Many organizations are looking to expand their automation abilities by designing and developing test automation frameworks. However, we often abandon good coding practices in favor of working as fast as possible. We need to treat this project like any other application development project. Here are three of the most important clean coding practices to keep in mind in order to make a scalable test automation framework.
There are a lot of advantages to behavior-driven development, but there are also a lot of challenges you can encounter during the implementation. Knowing is half the battle, so be aware of these eleven common stumbling blocks to BDD adoption and outline plans to mitigate them beforehand, and you’ll be able to start reaping the benefits of BDD sooner.
Lots of test automation efforts in agile software development fail, or at least do not maximize their potential. This article looks at two main reasons test automation may not live up to the expectations that testers and other stakeholders in the agile development process have, then outlines six steps to avoid falling into these traps. Here's how to succeed with test automation in an agile environment.
If you want to start automating your test cases, László Szegedi makes an argument for using the popular Python and Selenium combination. Here, he gives a test script you can use after every release to find any serious regression bugs in the system, to be executed automatically. Integrate it with your existing development pipeline and you get a pretty useful tool for continuous improvement.
Developers have a tendency to overbuild their code. This is frequently due to not knowing exactly when they're done and not knowing how robust a feature needs to be. Acceptance test-driven development (ATDD) is a great way to avoid this practice because when the acceptance test passes, the developer knows they're done building that particular feature.
In low-code and no-code development, as the names suggest, developers do less actual coding—they create applications through GUIs and configuration instead of traditional programming. But mob programming is still a useful practice, because the entire team can clarify requirements, discuss development and test strategies, and implement the best ideas. Everyone gets to learn and contribute.
Cross-functionality means having all the necessary people and skills on one self-organizing team. Unfortunately, the execution of cross-functionality is often biased. The main traps we fall into are misunderstanding the value of specialization, hero worship, and not “walking the cross-functional talk” as organizations. Let’s examine each of these pitfalls in the hope that your teams may avoid them.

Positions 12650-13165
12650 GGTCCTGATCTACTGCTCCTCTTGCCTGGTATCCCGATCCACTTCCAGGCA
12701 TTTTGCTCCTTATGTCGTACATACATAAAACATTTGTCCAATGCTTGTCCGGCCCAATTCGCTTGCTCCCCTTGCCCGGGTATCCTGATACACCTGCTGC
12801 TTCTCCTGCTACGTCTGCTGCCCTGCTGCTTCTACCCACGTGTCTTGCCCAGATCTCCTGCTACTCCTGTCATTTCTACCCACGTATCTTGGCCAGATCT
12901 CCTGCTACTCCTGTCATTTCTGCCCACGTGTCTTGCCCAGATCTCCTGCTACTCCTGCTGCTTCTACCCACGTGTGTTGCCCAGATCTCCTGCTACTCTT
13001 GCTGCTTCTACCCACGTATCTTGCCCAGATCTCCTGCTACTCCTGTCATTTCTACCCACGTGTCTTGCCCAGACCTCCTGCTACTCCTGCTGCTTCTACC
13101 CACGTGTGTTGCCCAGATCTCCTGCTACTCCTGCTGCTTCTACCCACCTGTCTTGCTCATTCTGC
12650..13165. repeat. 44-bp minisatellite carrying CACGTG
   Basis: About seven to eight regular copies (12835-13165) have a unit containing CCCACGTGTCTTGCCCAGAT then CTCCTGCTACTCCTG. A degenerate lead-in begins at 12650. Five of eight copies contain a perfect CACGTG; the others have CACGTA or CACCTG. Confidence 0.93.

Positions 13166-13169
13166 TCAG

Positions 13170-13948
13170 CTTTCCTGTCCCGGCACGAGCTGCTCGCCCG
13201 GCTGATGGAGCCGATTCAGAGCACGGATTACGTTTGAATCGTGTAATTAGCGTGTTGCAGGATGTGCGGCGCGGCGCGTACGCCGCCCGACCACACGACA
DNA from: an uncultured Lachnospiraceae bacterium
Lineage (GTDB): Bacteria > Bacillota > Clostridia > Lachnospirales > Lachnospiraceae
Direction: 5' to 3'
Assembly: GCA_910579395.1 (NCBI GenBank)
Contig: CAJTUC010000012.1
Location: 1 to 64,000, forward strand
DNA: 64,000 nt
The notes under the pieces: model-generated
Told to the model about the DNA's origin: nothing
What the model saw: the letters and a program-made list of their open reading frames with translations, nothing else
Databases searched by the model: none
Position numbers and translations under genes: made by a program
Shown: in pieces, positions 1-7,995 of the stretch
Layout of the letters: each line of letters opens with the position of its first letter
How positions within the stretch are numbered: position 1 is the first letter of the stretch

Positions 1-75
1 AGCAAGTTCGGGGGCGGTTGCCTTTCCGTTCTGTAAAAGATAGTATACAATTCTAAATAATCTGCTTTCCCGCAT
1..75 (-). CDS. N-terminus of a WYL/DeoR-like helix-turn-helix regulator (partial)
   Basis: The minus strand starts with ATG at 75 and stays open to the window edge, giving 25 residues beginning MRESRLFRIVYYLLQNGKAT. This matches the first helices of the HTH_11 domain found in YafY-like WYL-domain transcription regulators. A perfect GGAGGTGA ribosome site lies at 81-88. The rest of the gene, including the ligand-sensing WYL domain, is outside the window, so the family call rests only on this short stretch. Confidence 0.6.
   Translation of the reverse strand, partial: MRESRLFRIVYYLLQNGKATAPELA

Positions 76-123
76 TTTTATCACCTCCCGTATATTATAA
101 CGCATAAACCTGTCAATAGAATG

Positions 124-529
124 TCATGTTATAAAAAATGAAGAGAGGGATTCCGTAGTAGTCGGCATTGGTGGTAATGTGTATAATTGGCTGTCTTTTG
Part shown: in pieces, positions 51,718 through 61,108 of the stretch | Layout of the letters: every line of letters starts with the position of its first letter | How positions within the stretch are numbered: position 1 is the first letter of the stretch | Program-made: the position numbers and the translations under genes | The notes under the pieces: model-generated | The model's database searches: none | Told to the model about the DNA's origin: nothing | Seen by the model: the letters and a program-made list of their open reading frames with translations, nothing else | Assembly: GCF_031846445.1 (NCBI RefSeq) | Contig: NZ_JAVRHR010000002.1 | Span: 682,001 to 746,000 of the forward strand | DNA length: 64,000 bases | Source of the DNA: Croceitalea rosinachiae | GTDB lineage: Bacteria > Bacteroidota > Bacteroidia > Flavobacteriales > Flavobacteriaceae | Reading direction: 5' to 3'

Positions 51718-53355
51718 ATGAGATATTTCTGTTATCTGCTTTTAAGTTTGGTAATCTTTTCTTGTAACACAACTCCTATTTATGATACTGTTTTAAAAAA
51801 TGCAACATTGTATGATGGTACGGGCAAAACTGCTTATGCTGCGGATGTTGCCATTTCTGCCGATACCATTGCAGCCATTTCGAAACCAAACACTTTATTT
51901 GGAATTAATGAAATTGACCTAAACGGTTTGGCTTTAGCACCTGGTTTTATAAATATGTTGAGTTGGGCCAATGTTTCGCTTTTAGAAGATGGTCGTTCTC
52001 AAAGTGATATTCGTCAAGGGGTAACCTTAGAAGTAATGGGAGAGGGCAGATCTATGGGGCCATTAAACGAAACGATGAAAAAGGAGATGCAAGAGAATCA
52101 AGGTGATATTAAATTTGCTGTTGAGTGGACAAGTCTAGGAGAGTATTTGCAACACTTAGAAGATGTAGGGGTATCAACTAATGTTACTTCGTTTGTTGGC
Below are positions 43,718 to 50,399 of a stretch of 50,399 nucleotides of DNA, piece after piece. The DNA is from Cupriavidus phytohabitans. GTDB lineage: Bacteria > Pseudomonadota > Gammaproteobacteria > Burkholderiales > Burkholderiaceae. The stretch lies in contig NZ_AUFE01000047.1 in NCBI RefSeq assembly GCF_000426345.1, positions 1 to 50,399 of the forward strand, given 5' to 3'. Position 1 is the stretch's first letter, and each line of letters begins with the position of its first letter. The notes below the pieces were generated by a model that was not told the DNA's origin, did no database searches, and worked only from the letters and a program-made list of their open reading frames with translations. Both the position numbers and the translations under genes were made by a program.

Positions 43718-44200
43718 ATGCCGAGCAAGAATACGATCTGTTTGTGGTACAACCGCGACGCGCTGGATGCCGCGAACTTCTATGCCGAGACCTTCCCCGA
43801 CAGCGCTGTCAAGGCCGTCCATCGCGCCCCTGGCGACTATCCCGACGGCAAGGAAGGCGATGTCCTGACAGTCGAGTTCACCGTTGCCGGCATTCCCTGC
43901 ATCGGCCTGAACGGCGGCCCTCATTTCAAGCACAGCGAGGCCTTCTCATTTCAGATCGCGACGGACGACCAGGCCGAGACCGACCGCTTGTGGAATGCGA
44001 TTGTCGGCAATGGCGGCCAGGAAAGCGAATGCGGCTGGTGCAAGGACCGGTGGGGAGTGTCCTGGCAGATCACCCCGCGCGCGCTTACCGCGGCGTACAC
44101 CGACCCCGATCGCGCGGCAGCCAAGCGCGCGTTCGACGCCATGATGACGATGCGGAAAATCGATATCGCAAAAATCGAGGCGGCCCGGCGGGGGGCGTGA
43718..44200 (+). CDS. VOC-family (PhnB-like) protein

Code reviews are a popular method of catching bugs early in development through peer-reviewing someone’s code. But perhaps more important than catching bugs, these reviews also serve as a chance to see how something is built and have a conversation about it. Because testers question software differently from developers, it’s important that we participate in this knowledge-sharing practice.
Everyone knows a tester's job is to help improve the quality of the software under test. But it gets a little murky when you try to define the boundary between testing and debugging. There's no clear delineation: Some testers would state how to reproduce the bug, write the report, and hand it off, while others learn the code, find the root cause, and even create builds to fix the bugs. How much is useful, and how much is too much?
From his decade of teaching thousands of professional software developers how to be effective with test-driven development, David Bernstein has learned that there are three key ingredients for mastering TDD: understanding what it really is, making code reliably testable, and getting hands-on experience. Let’s look at each of these factors to see what it takes to use TDD effectively on your projects.